2016-09-22 / Local News

‘Loaf townhouse owners worry about property values

Nearby condo owners are hoping pressure to fix up Sugar Loaf will soon pay off, but in the meantime they’re paying a price for each day the resort remains in disrepair.

Recent lowering of asking prices for townhouses at SugarLoaf bear that out.

“The condos are nice, we really keep them up,” said Bud Chard, a Grand Blanc resident who is a member of the Sugar Loaf Townshouse Owners Association. “But we’re really at the mercy of the people who control what goes on there. I assume it’s (Remo) Polselli, but you just don’t know.”

Chard owns two of eight condos in the “B” housing complex, located about 50 yards away from the former Sugar Loaf main building that once contained restaurants and a hotel. Vandalism continues at the building, which has tarps on roofs, broken windows and plywood covered openings.

Skiing at Sugar Loaf ended in 2000, and the main building has been shuttered since. Meanwhile, the community of nearby housing units that was built around a vacation theme has been left to survive on its own.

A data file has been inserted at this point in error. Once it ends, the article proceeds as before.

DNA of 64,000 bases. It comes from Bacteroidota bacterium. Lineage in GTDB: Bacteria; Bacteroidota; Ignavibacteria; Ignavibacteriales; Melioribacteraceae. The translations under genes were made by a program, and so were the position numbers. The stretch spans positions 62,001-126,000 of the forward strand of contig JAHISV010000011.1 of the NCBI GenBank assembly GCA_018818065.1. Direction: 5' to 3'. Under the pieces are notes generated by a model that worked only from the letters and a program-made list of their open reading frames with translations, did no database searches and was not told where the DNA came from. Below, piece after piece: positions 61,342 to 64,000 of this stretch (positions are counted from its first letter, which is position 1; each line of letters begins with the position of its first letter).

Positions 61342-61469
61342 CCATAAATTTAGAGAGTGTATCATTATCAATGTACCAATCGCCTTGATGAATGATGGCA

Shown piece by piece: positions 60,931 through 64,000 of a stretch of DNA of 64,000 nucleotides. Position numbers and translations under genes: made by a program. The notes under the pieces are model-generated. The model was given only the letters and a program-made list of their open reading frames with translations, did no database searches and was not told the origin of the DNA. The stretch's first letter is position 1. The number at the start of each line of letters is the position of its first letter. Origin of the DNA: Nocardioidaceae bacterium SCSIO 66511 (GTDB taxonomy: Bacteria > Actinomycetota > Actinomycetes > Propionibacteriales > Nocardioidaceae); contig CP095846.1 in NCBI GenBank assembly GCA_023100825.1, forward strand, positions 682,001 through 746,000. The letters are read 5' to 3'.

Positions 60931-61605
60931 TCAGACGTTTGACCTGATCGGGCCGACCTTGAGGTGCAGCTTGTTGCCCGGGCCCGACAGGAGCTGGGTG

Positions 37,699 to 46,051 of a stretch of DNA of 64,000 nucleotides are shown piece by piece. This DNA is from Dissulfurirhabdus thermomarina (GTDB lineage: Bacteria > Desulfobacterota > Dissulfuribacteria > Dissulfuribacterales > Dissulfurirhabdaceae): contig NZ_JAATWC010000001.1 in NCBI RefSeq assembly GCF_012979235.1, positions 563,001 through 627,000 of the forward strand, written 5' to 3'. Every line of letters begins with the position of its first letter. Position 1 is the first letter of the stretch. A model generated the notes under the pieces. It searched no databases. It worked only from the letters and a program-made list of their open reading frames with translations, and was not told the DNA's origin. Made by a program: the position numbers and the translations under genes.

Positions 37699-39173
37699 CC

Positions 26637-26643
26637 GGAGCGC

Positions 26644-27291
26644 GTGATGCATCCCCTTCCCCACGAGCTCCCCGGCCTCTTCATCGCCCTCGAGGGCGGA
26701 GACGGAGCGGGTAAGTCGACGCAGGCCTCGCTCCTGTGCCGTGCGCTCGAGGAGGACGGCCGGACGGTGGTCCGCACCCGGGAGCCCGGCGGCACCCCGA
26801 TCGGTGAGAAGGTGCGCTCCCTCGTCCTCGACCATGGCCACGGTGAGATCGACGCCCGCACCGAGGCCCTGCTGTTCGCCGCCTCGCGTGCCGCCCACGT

While housing prices in Leelanau County have been increasing for the past few years — and 2016 is setting home sales records in the county — real estate values near Sugar Loaf continue to suffer.

Chard said two townhouses have languished on the market in the B complex. The price for one was set at $147,000, dropped to $127,000, and was recently lowered to $124,900.

“There’s another one that hasn’t moved,” Chard continued. “It set for two years at $145,000.”

The units are priced far below the per-foot price for other housing units in the county. They are usually four bedrooms and contain about 1,700 square feet, Chard said.

“I know people have had to really drop their prices in all the condos in order to sell. There has been some awfully good sales there ... but people come out, and immediately look to their left, and what do they see? We try to explain to them that it’s a diamond in the rough,” Chard said.

He would like to eventually turn his units over to his two daughters, who have fond memories of Sugar Loaf. Chard said his family rented at the resort for 12 years before buying first one condo, then another when it appeared prices were good.

He’s been coming to Sugar Loaf for about 30 years.

“My goal is to give them to my daughters. It’s a place they really like. We’ve had wonderful times. The indoor pool, outdoor pool, sledding, skiing ... it was wonderful,” he said.

— by Alan Campbell

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